Methadone is increasingly implicated in unintentional overdose deaths. Despite major interventions, rates continue to remain high. One primary intervention, Prescription Drug Monitoring Programs (PDMP) are limited in their ability to impact this epidemic due to federal law restricting Opioid Treatment Programs (OTPs) from sharing data to PDMPs, despite being a major source of Methadone dispensing.
This retrospective, observational study analyzed all prescription-related deaths occurring in San Diego County during the year 2013 with a specific focus on methadone-related deaths. All patients designated by medical examiner to have died by unintentional prescription were then referenced in the California PDMP, the Controlled Substance Utilization Review and Evaluation System (CURES).
As a whole, patients who died had a high number of average prescriptions, 21, and averaged 4.5 different providers, and three different pharmacies. Methadone-related deaths (MRD) accounted for 46 out of the 254 total patient deaths (18.1%). Methadone prescriptions were found in 14 patients with PDMP reports, 10 of who had methadone on toxicology report. Notably, 100% of methadone prescribed by primary care specialists. MRD patients were less likely to have toxicology reports matching PDMP data compared to other related drug deaths (20.6 vs. 61.2%, p<0.0001). Of the 46 methadone deaths, only 10 (29.4%) had prescriptions for methadone recorded in the database. Out of the 51 patients with only one drug recorded at death, methadone was most common (n=12; 23.5%). While all deaths had a notably high rate of chronic prescriptions at death (68.8% compared to 2% for all patients in CURES), there was no significant difference between MRD and other drug-related deaths (73.5 vs. 67.8%, p=0.68, respectively). MRD patients were less likely than other drug patients to have matching PDMP data without any illicit substance or alcohol (14.7 vs. 41.4%, p=0.003, respectively).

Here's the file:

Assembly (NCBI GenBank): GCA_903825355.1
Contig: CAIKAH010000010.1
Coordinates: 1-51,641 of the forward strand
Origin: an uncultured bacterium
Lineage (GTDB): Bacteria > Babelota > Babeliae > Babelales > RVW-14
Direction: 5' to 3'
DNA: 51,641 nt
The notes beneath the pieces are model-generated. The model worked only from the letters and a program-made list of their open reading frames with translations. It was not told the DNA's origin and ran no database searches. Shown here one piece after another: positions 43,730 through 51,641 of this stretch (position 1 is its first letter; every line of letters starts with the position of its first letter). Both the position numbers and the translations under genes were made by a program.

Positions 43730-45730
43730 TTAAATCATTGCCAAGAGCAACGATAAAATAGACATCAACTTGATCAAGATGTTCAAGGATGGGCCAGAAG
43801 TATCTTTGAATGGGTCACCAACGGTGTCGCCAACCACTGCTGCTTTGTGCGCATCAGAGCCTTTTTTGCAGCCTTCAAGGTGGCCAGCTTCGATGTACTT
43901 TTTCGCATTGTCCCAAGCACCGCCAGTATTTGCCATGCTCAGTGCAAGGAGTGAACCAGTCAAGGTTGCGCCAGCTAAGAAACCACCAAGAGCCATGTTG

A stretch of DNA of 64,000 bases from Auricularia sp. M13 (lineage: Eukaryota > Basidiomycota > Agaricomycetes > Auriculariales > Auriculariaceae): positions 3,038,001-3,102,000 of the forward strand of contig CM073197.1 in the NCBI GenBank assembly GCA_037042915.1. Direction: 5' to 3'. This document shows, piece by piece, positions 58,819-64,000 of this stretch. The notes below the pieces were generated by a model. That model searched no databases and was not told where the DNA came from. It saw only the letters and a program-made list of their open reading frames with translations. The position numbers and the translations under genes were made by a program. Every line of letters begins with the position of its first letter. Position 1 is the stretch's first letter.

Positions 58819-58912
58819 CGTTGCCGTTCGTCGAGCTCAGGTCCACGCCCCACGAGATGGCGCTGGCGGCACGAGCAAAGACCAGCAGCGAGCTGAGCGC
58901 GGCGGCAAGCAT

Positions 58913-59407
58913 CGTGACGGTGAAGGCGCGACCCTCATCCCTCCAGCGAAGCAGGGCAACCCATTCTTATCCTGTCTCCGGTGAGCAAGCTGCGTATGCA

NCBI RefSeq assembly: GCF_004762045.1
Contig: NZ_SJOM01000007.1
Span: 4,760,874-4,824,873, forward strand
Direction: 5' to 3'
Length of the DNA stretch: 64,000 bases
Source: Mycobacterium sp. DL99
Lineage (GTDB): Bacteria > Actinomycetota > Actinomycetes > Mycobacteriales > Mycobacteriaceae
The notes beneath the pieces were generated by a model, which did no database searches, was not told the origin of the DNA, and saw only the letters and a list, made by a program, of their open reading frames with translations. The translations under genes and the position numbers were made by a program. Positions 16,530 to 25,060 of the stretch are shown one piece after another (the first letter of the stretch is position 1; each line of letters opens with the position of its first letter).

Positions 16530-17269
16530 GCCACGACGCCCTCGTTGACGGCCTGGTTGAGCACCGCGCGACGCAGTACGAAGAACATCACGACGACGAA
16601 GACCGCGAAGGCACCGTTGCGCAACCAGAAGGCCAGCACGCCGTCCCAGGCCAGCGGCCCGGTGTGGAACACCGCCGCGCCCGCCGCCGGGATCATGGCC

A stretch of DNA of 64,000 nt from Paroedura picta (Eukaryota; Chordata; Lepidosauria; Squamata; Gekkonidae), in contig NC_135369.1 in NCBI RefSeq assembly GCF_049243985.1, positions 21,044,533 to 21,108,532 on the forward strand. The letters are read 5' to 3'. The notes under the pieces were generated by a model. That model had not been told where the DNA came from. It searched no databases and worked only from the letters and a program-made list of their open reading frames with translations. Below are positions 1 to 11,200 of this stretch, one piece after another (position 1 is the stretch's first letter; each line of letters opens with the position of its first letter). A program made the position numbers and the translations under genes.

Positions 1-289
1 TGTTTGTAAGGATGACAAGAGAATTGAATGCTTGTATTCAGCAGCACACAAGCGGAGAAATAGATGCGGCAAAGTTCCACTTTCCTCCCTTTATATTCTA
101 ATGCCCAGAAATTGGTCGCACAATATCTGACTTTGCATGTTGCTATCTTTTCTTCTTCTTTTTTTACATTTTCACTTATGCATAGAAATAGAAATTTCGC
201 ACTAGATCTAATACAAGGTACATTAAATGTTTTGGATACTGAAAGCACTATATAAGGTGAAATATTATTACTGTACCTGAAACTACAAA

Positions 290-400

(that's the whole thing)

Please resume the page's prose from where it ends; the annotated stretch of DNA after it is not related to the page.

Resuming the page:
Methadone is a long-acting opioid that carries a higher risk profile than other opioids. In San Diego, the great majority of MRD had no data on methadone in the statewide PDMP database, bringing to question the restriction of OTP clinics from uploading information into the database. A risk-benefit analysis should be made to consider changing laws that would allow for OTP to input data into PDMP. OTP should make it standard of care to check PDMP data on their patients. Methadone prescribed for pain management should be limited to the most compliant patients.